“But you are wrong,” Altman said. “You are wrong and I will tell you why you are wrong and it happens in a very important area. When my partner died, the death certificate could not record that he’d been in a relationship.”
“And I’m happy to change a death certificate arrangement if that’s what happened to you,” Nile casually replied.
Altman said: “Good. Go talk to the Government of Victoria.”
At that point I threw a tea towel at the television. Obviously, Altman knew the angst but had kept it under wraps. A month later, he begrudgingly declared a shift in his thinking and came out in support of marriage equality.
There’s a misconception that same-sex couples and married heterosexuals have equal legal rights.
The issue of de-facto laws vs marriage equality came into sharp focus in the wake of another tragedy, the sudden death of Tasmanian Ben Jago’s partner Nathan in January, 2015.
Journalist Tracey Spicer reported on the case for Fairfax Media in November. “There’s a misconception that same-sex couples and married heterosexuals have equal legal rights,” she wrote. “It’s an urban myth.”
Removed from his position as Nathan’s next of kin almost instantly, and replaced by his partner’s mother, Ben’s story had strong resonance with mine, although he was made to endure the added indignity of having to sit at the back of the gathering at his partner’s funeral, with no public mention of the relationship during the service.
Jago had trouble with the Tasmanian Registry of Births, Deaths and Marriages, who gave him conflicting information about what he could do about his situation. His case will come before Tasmania’s Anti-Discrimination Tribunal this year.
I read that news with a sense of camaraderie for Ben. Good on him for having the courage to seek some kind of recourse.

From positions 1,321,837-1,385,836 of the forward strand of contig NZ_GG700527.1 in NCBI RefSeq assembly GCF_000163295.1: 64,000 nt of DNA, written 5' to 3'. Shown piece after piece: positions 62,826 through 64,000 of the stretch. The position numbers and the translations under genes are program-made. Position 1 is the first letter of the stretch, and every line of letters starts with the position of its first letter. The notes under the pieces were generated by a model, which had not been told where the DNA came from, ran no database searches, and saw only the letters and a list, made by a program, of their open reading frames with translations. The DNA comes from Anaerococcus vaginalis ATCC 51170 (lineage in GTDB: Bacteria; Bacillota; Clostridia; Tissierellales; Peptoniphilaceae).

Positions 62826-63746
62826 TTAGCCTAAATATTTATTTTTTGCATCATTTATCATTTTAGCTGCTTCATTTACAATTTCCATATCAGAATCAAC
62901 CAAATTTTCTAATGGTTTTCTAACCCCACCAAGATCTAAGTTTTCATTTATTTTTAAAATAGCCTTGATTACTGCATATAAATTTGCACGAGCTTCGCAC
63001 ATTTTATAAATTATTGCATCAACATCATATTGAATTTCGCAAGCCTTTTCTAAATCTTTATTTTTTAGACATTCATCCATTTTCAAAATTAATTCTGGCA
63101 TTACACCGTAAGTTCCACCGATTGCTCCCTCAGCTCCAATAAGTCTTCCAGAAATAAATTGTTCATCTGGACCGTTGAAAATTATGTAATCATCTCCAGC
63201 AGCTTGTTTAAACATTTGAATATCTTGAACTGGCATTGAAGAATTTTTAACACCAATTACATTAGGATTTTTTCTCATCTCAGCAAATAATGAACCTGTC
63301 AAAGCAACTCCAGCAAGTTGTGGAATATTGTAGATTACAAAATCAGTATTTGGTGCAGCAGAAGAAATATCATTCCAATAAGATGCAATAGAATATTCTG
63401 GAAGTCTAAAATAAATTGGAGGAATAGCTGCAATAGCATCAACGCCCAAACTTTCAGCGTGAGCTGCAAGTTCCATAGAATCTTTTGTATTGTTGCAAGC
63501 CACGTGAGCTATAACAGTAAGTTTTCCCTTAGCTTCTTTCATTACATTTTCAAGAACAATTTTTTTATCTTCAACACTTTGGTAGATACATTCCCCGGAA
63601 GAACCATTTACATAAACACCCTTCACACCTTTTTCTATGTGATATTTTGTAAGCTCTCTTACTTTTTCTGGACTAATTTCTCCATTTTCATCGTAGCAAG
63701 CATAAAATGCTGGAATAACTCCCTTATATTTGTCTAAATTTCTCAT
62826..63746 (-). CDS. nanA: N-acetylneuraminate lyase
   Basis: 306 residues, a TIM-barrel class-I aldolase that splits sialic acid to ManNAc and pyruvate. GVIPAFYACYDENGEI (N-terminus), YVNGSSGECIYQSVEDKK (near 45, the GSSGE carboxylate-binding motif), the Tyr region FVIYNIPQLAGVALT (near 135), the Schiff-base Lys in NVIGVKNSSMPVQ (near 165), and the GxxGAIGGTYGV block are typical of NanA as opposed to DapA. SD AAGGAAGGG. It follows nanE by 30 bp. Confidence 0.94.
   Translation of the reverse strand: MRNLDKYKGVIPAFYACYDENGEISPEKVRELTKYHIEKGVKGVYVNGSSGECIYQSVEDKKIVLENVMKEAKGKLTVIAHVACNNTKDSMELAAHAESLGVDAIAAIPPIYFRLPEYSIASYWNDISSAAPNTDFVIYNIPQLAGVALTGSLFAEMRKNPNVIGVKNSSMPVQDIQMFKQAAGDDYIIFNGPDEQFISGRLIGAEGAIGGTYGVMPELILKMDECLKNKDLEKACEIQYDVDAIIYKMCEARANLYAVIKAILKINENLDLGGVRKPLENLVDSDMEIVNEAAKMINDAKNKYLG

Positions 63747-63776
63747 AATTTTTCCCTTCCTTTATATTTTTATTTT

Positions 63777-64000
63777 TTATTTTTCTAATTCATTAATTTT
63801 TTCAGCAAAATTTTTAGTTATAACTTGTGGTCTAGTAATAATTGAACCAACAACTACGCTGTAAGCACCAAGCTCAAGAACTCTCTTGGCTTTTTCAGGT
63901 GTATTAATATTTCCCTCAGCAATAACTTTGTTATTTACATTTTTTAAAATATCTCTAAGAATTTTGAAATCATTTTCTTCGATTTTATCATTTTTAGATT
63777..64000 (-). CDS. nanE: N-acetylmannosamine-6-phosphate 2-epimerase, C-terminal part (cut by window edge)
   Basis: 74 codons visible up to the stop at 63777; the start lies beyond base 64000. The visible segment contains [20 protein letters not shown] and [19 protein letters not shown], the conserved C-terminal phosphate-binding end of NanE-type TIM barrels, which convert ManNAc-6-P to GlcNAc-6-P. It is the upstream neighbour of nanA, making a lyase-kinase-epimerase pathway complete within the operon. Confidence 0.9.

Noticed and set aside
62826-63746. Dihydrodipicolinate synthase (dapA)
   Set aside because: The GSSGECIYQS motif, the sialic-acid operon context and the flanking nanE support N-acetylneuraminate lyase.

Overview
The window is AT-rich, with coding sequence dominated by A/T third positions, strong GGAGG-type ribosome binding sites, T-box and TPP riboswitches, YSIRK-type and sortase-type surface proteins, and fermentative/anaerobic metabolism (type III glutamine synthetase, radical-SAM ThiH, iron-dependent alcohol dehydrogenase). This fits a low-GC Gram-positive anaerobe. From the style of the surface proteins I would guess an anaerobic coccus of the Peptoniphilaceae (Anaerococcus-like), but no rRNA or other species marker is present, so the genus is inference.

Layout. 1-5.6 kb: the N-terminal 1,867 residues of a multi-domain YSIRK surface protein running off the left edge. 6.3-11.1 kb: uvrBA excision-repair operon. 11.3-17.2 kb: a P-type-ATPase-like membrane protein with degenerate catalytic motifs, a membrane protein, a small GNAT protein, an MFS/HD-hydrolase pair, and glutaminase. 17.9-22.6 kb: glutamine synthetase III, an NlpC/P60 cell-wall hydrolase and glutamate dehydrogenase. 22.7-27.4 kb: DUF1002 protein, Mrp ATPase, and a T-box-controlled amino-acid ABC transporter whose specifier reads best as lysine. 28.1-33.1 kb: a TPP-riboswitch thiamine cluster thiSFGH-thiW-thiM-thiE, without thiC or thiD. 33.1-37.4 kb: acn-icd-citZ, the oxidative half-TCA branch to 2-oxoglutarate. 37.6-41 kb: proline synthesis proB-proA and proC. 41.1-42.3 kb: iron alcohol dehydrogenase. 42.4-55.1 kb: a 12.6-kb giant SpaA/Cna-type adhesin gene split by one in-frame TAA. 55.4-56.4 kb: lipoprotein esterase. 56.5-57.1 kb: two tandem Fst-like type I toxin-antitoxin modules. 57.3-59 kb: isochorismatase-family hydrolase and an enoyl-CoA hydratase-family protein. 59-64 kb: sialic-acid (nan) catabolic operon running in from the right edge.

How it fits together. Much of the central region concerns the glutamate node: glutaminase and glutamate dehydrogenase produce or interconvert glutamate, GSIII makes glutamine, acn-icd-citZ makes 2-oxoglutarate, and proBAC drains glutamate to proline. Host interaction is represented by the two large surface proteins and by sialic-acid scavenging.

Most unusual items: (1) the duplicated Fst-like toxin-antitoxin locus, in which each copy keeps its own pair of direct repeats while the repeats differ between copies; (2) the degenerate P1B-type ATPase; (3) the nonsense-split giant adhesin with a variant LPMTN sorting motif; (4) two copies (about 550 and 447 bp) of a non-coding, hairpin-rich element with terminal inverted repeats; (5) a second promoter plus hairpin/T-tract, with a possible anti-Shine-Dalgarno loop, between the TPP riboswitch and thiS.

Another Fairfax journalist, Monique Farmer, reported in December on the difficulty in creating a correct death certificate for her Aunt Julia, who’d lived for thirty years with her partner Annie, already dead by the time of Julia’s death.
“They were married, or at least they seemed that way to me. Their lives were as inter-mingled as my parents’ were, perhaps even more so,” Farmer wrote.
“Had they been de-factos for those 30 years? Well, legally yes – they lived together in a sexual relationship, their finances were combined, they owned property together. But it felt like a cold label for what was a beautiful love affair.”
Faced with what Farmer later described in a tweet to me as “a daze of grief”, she ultimately selected the descriptor ‘never married’.
And she felt the angst, also: “With a heavy heart I ticked that box. This meant that the next section of the death registration, asking for her partner’s name and other details, was left sadly blank. As if she’d never loved or been loved.”
I tweeted Farmer to let her know I’d been able to amend Jono’s death certificate some time after he died. She replied: “Since writing the story I’ve been thinking the same.”
The legal trap that David and Marco Bulmer-Rizzi entered when they chose to honeymoon in Adelaide in January was set long before they arrived. Why would any Australian citizen assume their relationship – particularly a marriage – was not enshrined by every law of the land?
In his grief-stricken interview, I got the sense that Marco Bulmer-Rizzi felt duped by a terrible system that compounded his shock with its inability to be real about what love between any two people means. That system has been supported by plenty of mixed messages and slow realisations within the LGBTI community, but it will take well-formulated, national marriage equality legislation to sweep away the mess our unequal state laws are currently creating.
Marco Bulmer-Rizzi left Australia hoping what happened to him would never happen again. What denial and obfuscation has this country indulged in that my case – twelve years prior – was not enough to change any laws or draw an apology from Bob Carr, NSW state premier at the time Jono and I were labelled “never married”?
Marriage Alliance is way off the mark. Australia has been caught out with homophobic anomalies in our relationship legislation at least five times. The Bulmer-Rizzi story is bringing more disenfranchised same-sex spouses out of the woodwork.
The question Australian politicians need to ask themselves is how many more painful miscarriages of justice they require before allowing a marriage equality free vote on the floor of parliament?
Australian Marriage Equality has a current petition to end marriage discrimination.
Michael Burge’s book ‘Questionable Deeds: Making a stand for equal love’ is out now.
Categories: Equal Marriage